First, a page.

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The leadership education folks designed a manifesto that outlined the vision of Thomas Jefferson Education, and I thought it was a great general vision document.

I read it to the kids during Amber’s Mine, and Elias’ first comment was, “Yeah! We should make a Mitchell Manifesto.” Which just goes to show how brilliant Elias is. 🙂 Actually it reminded me that I don’t have to come up with all the ideas in the family. Even seven-year-olds are perfectly capable of coming up with awesome ideas. So, I turned my print-out over and asked them what kinds of things should we put in ours. Here are the notes I took — all their ideas:

  • We like “education to match our mission”
  • We should talk about having a strong core of values
  • We should talk about spiritual stuff
  • We should talk of loving learning and life
  • We should say we won’t be distracted by screens, that we’ll go on our own path (to greatness!)
  • We’ll learn the lessons of the past and study civilizations
  • We want to study God’s creations, nature
  • We’ll be ambassadors for homeschooling and other stuff
  • We’ll make our ancestors smile down upon us from heaven!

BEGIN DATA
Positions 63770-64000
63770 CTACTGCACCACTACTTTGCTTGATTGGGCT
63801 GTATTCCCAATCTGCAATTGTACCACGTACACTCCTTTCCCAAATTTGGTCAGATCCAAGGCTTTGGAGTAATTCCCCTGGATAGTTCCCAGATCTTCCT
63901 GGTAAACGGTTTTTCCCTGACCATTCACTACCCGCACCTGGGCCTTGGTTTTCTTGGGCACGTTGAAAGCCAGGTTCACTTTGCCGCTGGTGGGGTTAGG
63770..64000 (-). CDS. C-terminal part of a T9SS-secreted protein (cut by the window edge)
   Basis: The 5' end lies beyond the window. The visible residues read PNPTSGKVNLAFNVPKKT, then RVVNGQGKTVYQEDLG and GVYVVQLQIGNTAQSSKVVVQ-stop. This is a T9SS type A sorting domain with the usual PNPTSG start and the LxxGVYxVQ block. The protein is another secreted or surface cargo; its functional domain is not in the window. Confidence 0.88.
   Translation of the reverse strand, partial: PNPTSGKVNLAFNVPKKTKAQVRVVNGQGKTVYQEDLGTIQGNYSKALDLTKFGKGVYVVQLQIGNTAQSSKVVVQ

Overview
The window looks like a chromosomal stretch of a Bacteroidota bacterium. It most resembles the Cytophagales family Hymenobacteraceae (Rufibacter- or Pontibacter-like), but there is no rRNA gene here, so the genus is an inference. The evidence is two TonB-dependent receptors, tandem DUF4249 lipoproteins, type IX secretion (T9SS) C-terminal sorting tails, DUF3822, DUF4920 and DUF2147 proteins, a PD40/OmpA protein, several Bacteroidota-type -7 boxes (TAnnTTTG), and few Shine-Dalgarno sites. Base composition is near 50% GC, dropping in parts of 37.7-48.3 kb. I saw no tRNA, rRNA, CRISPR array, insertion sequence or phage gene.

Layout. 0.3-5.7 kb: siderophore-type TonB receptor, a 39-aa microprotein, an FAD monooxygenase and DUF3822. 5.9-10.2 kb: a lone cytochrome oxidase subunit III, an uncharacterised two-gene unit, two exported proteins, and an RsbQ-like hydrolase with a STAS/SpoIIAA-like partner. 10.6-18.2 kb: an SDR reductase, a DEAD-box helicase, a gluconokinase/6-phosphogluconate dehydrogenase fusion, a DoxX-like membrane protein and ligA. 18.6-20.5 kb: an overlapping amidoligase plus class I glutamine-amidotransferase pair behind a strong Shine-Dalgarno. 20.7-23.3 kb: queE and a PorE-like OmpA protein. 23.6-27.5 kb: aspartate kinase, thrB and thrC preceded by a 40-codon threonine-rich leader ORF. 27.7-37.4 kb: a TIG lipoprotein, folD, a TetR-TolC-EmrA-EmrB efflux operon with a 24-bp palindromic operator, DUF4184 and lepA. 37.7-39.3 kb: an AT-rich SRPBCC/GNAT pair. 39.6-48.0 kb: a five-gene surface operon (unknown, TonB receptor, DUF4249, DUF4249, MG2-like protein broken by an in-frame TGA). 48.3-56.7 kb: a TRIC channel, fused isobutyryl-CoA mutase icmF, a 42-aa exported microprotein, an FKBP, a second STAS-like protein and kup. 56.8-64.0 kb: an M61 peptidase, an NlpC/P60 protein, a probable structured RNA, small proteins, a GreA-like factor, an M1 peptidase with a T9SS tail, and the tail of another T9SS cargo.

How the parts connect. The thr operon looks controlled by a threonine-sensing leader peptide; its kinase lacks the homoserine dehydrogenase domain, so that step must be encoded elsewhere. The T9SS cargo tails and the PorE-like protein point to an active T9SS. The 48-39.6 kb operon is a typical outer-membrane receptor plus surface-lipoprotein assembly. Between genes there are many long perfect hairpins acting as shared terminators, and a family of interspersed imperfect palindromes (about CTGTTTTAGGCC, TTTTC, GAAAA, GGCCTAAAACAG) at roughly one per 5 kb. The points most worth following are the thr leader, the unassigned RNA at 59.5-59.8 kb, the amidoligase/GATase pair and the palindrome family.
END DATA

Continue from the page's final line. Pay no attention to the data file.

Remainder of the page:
This was a month or more ago, and I just got down to tinkering with the layout with Grace’s help and Noah’s advice. We are about 80% there, I think, but I was in the mood to share what we have so far. So here it is, the Mitchell Manifesto version 1.0:

manifesto

It’s rough, but you get the idea. We start by talking about the foundational phases of learning, talk about our life path, then touch on the two passions of my kids (history and nature) then talk about how we’ll better the world at the end. Grace and I have some swirly designs to add and some more text to tweak, and then I’ll put it up in an editable form in case any of you want to tear parts of it up to make your own family manifesto. Comment if you want anything in particular about the final document. I’m using MS Publisher to make it, but I may be able to get it in to Word or something.

This is one of the parts of home education that plays to my strengths — the WHY AM I DOING THIS? stuff, the vision. Everyone wants to know what purpose is served by the things they do… don’t they? We ask children to spend 6-8 hours a day, five days a week for thirteen plus years, and the WHYs we often give them are pretty flimsy. How sad it is if the only WHY we offer is so that they can go to MORE school i.e. college. It is also sad if the only final answer is so that they can “get a job”.

What is an education really? What would you want your education to have been? What would your ideal education for your kids be?

I’d love your input!

 

Live, learn and play!